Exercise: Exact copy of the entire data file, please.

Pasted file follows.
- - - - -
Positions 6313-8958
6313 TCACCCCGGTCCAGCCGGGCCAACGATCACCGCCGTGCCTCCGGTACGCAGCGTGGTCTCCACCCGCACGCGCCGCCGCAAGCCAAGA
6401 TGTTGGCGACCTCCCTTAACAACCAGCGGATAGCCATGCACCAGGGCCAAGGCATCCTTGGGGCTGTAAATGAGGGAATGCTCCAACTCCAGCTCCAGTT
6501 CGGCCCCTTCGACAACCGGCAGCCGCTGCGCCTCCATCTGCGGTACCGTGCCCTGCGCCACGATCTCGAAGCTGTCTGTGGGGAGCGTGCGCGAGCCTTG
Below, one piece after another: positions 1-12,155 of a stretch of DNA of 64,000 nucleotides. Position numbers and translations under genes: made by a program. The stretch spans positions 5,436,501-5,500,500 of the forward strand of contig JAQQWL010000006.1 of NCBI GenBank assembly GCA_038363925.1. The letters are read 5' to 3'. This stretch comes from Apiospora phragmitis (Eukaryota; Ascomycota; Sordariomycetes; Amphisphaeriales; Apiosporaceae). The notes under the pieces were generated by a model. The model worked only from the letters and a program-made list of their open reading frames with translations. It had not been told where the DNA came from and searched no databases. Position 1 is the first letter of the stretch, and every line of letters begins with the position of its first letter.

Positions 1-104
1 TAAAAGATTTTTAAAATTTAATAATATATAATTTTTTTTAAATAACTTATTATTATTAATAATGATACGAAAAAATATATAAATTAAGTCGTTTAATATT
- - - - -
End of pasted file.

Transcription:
Positions 6313-8958
6313 TCACCCCGGTCCAGCCGGGCCAACGATCACCGCCGTGCCTCCGGTACGCAGCGTGGTCTCCACCCGCACGCGCCGCCGCAAGCCAAGA
6401 TGTTGGCGACCTCCCTTAACAACCAGCGGATAGCCATGCACCAGGGCCAAGGCATCCTTGGGGCTGTAAATGAGGGAATGCTCCAACTCCAGCTCCAGTT
6501 CGGCCCCTTCGACAACCGGCAGCCGCTGCGCCTCCATCTGCGGTACCGTGCCCTGCGCCACGATCTCGAAGCTGTCTGTGGGGAGCGTGCGCGAGCCTTG
Below, one piece after another: positions 1-12,155 of a stretch of DNA of 64,000 nucleotides. Position numbers and translations under genes: made by a program. The stretch spans positions 5,436,501-5,500,500 of the forward strand of contig JAQQWL010000006.1 of NCBI GenBank assembly GCA_038363925.1. The letters are read 5' to 3'. This stretch comes from Apiospora phragmitis (Eukaryota; Ascomycota; Sordariomycetes; Amphisphaeriales; Apiosporaceae). The notes under the pieces were generated by a model. The model worked only from the letters and a program-made list of their open reading frames with translations. It had not been told where the DNA came from and searched no databases. Position 1 is the first letter of the stretch, and every line of letters begins with the position of its first letter.

Positions 1-104
1 TAAAAGATTTTTAAAATTTAATAATATATAATTTTTTTTAAATAACTTATTATTATTAATAATGATACGAAAAAATATATAAATTAAGTCGTTTAATATT